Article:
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Kate’s Story (Lupus, Vasculitis, Type 1 Diabetes)

Purple RibbonThis is the story of my journey with autoimmune illnesses.

I was diagnosed with type one diabetes over 21 years ago, at the age of five. I adjusted fairly quickly and fairly easily to my new lifestyle, testing my blood sugar levels, moderating my diet and injecting myself with insulin four times a day. As a child, I obviously wasn’t as aware of the complications of illness, of the gravity of being diagnosed with a chronic illness, of how life-changing it could be. I always thought my type one diabetes was isolated, that it was the only serious illness I’d have to deal with throughout my life, that it was something I could handle. At the time, I wasn’t aware that type one diabetes is an autoimmune illness, meaning the body views its own cells as foreign invaders and attacks them. I was not aware that developing one autoimmune illness predisposes you to developing more autoimmune illnesses. If your body is susceptible to attacking itself, it doesn’t take much for it to continue doing so, time and time again, destroying healthy tissue in place of foreign invaders.

It wasn’t until I was at university that illness struck again. I started experiencing significant fatigue, joint pain throughout my entire body, and rashes on my hands and feet. At the time, I dismissed it as a virus and ignored the signs that something wasn’t right. As the months passed, the vague symptoms continued and I became increasingly aware that something was wrong, that I no longer felt like “me.” I went to the doctor and was referred to a Rheumatologist. After testing, I was diagnosed with Rheumatoid Arthritis (RA) and prescribed medication.

I now know that RA was an incorrect diagnosis. At the time though, I didn’t ask questions. I was young, distracted with everyday life, and didn’t have time for illness. I took my medication, started feeling functional, and forgot how bad life had felt when I was ill. After 12 months on the medication, I made an uninformed decision to come off it. I still believed I’d had nothing more than a persistent virus, that I was okay, that nothing else would possibly happen. Looking back, I know it was silly of me, but I was young and naive and felt invincible.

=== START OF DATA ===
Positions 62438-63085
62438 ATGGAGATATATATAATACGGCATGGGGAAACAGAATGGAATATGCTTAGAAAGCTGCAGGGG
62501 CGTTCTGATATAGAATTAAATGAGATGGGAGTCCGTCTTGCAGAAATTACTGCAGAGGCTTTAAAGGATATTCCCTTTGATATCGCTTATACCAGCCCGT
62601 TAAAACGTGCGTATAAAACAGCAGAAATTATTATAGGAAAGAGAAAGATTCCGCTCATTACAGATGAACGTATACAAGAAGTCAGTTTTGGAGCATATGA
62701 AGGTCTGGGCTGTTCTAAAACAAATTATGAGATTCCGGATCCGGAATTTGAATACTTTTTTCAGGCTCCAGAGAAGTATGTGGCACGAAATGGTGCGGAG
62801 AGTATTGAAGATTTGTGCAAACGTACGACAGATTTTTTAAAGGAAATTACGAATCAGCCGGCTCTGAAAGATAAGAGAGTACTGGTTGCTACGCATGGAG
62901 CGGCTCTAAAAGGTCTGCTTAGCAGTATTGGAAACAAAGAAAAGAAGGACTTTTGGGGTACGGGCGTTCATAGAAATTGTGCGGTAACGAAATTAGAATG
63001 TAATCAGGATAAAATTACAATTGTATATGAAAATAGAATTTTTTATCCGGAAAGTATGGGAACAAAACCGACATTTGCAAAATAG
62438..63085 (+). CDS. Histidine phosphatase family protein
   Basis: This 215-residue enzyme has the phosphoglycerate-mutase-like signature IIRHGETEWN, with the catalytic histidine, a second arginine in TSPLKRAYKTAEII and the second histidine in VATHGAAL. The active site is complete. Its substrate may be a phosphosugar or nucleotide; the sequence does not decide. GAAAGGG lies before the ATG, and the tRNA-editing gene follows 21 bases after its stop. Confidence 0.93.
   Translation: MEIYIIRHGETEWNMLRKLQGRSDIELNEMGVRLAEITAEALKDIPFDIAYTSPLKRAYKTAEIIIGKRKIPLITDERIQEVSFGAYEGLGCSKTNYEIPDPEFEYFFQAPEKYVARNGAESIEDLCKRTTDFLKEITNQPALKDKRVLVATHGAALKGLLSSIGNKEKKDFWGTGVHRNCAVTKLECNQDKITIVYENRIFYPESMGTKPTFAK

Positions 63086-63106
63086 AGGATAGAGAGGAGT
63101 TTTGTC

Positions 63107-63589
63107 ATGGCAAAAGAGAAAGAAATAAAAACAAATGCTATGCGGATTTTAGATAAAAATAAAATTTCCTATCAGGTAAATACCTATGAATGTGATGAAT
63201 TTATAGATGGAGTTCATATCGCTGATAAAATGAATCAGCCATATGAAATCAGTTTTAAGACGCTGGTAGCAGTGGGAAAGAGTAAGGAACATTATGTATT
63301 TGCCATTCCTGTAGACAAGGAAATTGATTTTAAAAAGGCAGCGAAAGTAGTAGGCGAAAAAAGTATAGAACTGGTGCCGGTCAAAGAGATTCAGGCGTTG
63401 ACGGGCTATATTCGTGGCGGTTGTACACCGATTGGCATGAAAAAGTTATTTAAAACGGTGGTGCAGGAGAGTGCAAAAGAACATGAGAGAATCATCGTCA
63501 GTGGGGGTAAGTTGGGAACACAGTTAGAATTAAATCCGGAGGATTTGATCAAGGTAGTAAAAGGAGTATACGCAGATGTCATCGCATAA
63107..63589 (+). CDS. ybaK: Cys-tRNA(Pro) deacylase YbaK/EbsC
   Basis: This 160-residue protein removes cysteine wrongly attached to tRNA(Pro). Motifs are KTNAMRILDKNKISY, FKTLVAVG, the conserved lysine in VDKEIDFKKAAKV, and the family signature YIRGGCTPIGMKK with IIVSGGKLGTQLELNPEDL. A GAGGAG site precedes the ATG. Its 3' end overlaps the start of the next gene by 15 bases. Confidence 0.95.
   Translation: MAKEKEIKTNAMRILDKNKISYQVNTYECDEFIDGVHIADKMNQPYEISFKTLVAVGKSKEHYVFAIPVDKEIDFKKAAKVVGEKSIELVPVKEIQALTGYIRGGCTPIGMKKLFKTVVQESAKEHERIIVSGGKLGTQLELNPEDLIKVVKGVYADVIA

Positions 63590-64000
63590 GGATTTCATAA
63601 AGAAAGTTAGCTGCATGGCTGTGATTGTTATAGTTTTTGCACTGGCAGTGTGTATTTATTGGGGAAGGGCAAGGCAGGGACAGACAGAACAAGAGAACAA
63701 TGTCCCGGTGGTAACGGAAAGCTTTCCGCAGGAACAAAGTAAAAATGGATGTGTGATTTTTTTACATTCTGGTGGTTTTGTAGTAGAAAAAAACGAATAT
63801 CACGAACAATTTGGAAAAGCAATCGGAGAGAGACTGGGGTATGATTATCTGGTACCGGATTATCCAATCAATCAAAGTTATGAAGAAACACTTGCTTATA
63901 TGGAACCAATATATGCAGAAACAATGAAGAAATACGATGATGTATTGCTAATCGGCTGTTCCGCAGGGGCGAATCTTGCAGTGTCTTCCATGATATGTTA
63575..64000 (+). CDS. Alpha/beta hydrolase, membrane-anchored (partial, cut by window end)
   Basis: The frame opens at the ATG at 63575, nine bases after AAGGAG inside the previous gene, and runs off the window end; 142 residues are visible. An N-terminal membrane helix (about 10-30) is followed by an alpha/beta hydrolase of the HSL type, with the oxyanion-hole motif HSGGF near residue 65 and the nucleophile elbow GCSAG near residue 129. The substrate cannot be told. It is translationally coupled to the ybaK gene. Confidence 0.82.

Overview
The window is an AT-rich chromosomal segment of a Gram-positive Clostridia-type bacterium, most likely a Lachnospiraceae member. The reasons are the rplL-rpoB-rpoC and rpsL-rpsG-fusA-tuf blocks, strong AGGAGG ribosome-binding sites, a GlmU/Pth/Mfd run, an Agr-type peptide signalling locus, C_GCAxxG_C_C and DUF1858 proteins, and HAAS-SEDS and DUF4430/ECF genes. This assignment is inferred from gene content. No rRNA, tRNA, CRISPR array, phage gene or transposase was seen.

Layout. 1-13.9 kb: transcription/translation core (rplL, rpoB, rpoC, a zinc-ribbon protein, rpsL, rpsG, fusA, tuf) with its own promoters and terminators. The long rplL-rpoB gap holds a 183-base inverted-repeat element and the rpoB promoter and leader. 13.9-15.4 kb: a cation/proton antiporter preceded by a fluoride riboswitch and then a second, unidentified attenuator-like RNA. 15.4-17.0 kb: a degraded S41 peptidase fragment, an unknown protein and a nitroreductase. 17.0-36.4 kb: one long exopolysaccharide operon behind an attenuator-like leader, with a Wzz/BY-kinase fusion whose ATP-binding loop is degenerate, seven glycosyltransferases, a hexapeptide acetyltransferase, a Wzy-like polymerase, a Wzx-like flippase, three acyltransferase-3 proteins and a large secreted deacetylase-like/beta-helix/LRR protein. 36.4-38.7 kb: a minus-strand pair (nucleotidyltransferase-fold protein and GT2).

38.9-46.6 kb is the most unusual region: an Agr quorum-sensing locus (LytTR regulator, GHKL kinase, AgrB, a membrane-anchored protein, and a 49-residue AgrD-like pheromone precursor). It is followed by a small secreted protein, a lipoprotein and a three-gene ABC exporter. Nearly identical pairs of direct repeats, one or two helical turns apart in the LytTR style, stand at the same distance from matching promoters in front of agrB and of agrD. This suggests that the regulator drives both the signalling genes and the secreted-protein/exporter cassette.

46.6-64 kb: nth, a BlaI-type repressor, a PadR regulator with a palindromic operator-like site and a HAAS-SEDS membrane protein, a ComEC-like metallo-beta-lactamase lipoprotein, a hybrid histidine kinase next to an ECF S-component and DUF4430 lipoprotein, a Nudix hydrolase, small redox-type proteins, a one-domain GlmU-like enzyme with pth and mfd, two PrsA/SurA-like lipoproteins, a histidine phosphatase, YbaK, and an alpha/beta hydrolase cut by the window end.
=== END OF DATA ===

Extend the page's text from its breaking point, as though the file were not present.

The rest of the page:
I stayed fairly well for a number of years, plagued only by occasional joint aches, occasional rashes and a persistent sense of absolute exhaustion (that I still tried to blame on my demanding lifestyle, which really wasn’t that demanding at all). However, these vague symptoms didn’t slow me down too much, and I ignored them. I ignored them until they were impossible to ignore, until they crippled me and demanded I take notice. It happened almost overnight. One day, I was fine. I was working and enjoying married life, and the next day, I noticed cramps in my legs. They started subtly. They started small. But, over mere days, the cramping and the constant pins and needles grew steadily worse. My legs felt like concrete. They felt tingly. They were so unbelievably heavy and uncooperative. Over the course of a week, I lost the ability to climb stairs, to get out of bed, to push myself up from a chair without significant effort. I struggled to walk normally, unable to lift my legs. Instead, I simply shuffled along at an embarrassingly slow pace. It reached the point where I couldn’t walk because I was absolutely exhausted. I felt tired in a way that didn’t make sense. I was spending all of my time in bed. I was sleeping 12, 13, 14 hours a day, but I couldn’t function. In addition, my legs and arms were covered in purple rashes. I looked like I was covered in lacy spiderwebs. I didn’t know who I was anymore. I felt like I’d lost myself. I went back to my doctor, who assessed my leg function and was absolutely floored by the severity of my leg weakness. I was admitted to hospital immediately. They feared stroke or brain tumor or ALS or MS. Whatever it was, they knew something was very wrong. I was terrified I’d never walk again.

That hospital visit was so unbelievably traumatising for me. I underwent every single test imaginable. MRIs, bone scans, CT scans, lumbar punctures, ultrasounds, neurological exams, physiotherapy assessments, blood tests, urine tests, stool samples. I was covered in bruises from repeatedly having my blood drawn. My tests showed significant inflammation in my knees, hips, shoulders and leg muscles. My blood tests showed a positive ANA and a positive double stranded DNA. I also had positive blood markers for vasculitis. They treated me with immunoglobulins, presuming that my primary diagnosis was vasculitis, and discharged me after seven long, frustrating weeks in hospital. I was also started on thyroxine for an underactive thyroid, which had also stopped working during my hospital admission.

I was discharged only slightly better than I’d been when I was admitted. My legs were still weak, although they were improving. However, recovery was slow. I had daily physiotherapy for months, trying to regain my muscle function, retraining my body to stand and walk and do everyday tasks that we all take for granted, tasks that I had taken for granted until I could no longer do them. Now, they felt like the only things that mattered in the world. Being able to move, being able to maintain some level of independence. Anything. Anything that would bring the old me back. Stairs proved the most difficult. I still could only climb one step. One measly step. After that, I needed to lie in bed for hours and hours, legs trembling, unable to keep my eyes open due to the extreme fatigue. However, I worked hard. I worked unbelievably hard and made steady, agonisingly slow progress.